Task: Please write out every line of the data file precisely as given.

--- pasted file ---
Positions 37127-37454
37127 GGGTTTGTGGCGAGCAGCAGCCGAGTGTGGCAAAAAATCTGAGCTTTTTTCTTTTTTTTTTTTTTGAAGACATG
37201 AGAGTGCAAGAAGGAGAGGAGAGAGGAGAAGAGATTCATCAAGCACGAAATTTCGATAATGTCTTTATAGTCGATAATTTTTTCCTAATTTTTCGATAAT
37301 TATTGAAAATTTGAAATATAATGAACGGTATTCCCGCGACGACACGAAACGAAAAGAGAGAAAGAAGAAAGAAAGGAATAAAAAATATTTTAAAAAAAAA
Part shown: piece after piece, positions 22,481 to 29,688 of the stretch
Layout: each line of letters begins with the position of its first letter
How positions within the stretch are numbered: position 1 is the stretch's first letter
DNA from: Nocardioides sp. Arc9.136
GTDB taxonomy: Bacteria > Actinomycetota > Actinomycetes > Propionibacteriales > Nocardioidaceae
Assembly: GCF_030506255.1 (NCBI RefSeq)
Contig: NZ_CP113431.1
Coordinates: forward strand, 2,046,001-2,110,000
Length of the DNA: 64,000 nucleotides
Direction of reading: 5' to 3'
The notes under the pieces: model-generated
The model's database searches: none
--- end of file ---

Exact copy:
Positions 37127-37454
37127 GGGTTTGTGGCGAGCAGCAGCCGAGTGTGGCAAAAAATCTGAGCTTTTTTCTTTTTTTTTTTTTTGAAGACATG
37201 AGAGTGCAAGAAGGAGAGGAGAGAGGAGAAGAGATTCATCAAGCACGAAATTTCGATAATGTCTTTATAGTCGATAATTTTTTCCTAATTTTTCGATAAT
37301 TATTGAAAATTTGAAATATAATGAACGGTATTCCCGCGACGACACGAAACGAAAAGAGAGAAAGAAGAAAGAAAGGAATAAAAAATATTTTAAAAAAAAA
Part shown: piece after piece, positions 22,481 to 29,688 of the stretch
Layout: each line of letters begins with the position of its first letter
How positions within the stretch are numbered: position 1 is the stretch's first letter
DNA from: Nocardioides sp. Arc9.136
GTDB taxonomy: Bacteria > Actinomycetota > Actinomycetes > Propionibacteriales > Nocardioidaceae
Assembly: GCF_030506255.1 (NCBI RefSeq)
Contig: NZ_CP113431.1
Coordinates: forward strand, 2,046,001-2,110,000
Length of the DNA: 64,000 nucleotides
Direction of reading: 5' to 3'
The notes under the pieces: model-generated
The model's database searches: none